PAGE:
good social emotional health and learning

3 Steps for WORD Workouts to See Better Social Emotional Health and Learning

Social emotional health matters. WORD Workouts are a fantastic way to help students connect with their emotions. Additionally, these quick lessons promote student social emotional health. In these times, we know that helping students express how they are feeling can help them better cope with their emotions. Furthermore, better coping can open up the door to better learning as well. Additionally, when you add physical exercise to the mix, you’ve got an excellent brain break for your classroom which is much more than just a break. 

good social emotional health and learning

Today’s sponsor is NaliniKIDS, creator of wordworkouts.org. All opinions are my own.

WORD Workouts are a simple superpower that help you get the most out of the moments you have to help students reset, connect, and regroup. The free and simple WORD Workouts at wordworkouts.org can help you get started connecting to your students in new ways. Additionally, I’ll also share how WORD Workouts works and help you get started.

WORD Workouts Social emotional learning

STEP 1: Start by picking your emphasis word.

What are WORD Workouts?

WORD workouts connect common emotional words, physical movement, and reflection to help students have a brain break and an experience that matters in the classroom. A daily WORD Workout is a perfect addition to every classroom. The promote good social emotional health in students.

Words Matter. They can lift us up or tear us down. The emotions in the WORD library represent common emotions that kids 4-18 feel every day according to educators. (See video.)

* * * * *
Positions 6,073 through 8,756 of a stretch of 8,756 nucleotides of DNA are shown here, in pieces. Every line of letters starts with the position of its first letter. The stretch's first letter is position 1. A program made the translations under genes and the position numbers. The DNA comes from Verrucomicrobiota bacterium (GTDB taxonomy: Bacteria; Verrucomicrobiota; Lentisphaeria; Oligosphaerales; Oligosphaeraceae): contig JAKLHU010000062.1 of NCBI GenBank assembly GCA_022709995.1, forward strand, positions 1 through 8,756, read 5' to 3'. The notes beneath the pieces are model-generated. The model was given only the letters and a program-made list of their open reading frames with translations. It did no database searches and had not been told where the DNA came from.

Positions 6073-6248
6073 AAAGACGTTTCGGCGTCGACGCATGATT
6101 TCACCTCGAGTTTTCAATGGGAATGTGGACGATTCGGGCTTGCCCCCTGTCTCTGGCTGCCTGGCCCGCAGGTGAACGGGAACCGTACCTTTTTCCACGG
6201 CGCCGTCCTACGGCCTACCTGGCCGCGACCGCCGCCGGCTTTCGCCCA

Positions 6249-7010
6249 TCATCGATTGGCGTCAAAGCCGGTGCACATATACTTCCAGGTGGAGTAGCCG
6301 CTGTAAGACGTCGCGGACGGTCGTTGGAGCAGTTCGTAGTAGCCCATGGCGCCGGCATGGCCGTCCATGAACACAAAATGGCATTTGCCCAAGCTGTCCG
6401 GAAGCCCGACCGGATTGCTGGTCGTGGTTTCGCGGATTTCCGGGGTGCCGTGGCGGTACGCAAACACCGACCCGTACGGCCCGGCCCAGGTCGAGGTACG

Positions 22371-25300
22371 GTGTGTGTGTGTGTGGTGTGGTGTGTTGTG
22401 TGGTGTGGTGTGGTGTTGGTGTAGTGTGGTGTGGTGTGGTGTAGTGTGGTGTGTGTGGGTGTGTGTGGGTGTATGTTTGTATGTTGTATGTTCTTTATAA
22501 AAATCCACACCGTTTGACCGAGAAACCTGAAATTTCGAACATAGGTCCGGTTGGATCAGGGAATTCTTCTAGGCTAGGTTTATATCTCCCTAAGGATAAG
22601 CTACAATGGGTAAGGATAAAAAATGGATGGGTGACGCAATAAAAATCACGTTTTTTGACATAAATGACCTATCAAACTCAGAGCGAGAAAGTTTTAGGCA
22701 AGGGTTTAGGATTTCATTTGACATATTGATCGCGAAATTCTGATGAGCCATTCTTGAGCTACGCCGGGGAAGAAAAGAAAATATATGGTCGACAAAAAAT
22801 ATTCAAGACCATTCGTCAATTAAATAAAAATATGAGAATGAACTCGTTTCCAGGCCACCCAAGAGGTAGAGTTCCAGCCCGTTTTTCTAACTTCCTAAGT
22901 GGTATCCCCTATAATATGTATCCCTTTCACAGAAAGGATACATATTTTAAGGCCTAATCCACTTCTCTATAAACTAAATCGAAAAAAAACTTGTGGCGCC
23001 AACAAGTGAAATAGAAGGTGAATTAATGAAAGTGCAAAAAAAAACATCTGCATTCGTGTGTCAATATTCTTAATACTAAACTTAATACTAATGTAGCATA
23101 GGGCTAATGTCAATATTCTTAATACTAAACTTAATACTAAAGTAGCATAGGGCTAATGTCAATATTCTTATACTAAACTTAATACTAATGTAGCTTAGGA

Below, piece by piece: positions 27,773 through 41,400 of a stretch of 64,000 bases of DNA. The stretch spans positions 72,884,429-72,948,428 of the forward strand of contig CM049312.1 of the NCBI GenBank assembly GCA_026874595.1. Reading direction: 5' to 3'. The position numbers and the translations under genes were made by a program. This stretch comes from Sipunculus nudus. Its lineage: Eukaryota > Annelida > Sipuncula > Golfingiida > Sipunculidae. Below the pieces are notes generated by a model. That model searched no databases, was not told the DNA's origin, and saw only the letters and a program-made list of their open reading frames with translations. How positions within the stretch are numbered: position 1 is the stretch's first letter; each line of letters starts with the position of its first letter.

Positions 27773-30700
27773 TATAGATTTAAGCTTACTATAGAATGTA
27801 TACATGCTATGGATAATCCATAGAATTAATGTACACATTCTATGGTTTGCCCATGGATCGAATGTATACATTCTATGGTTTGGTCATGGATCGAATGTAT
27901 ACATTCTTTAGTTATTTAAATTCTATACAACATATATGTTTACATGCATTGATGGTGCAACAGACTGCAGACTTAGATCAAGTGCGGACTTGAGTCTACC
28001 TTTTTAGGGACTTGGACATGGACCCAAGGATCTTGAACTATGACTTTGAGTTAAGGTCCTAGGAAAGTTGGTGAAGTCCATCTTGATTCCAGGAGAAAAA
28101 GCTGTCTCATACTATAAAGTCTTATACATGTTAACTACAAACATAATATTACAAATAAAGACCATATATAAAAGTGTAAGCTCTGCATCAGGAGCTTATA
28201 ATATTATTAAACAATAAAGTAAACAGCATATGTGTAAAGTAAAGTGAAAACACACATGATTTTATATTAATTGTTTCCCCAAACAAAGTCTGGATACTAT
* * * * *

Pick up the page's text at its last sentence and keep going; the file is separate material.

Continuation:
Physical movement helps. Sometimes students just need to get up and move. When meaningful words connect with intentional movement, it helps students consider important emotions that matter in their life right now as they reset and connect with their classmates.

Emotional connections engage students. When students reflect on their emotions, they can become more self-aware as they work to cope with the complex world.

3 Steps to Engage Students with a WORD Workout for Good Social Emotional Health

Step 1: Choose a Word

First, choose a word from the Pre-K – 12th grade WORD Workouts library that resonates with your classroom culture. Also consider what your students are experiencing right now. In particular, your insight as a teacher will help students move towards good social emotional health.

In this example, we’ll choose the word “SAFE.”

free social emotional learning lesson plans

As the teacher, you can select from many words that will be appropriate for the age and stage of your classroom.

Step 2: Move

Play the 2-minute video. During the exercise, this video will connect the word with your students’ bodies. In this example, the students will learn what SAFE means to them and how it relates to their bodies as they experience the “SAFE” Workout.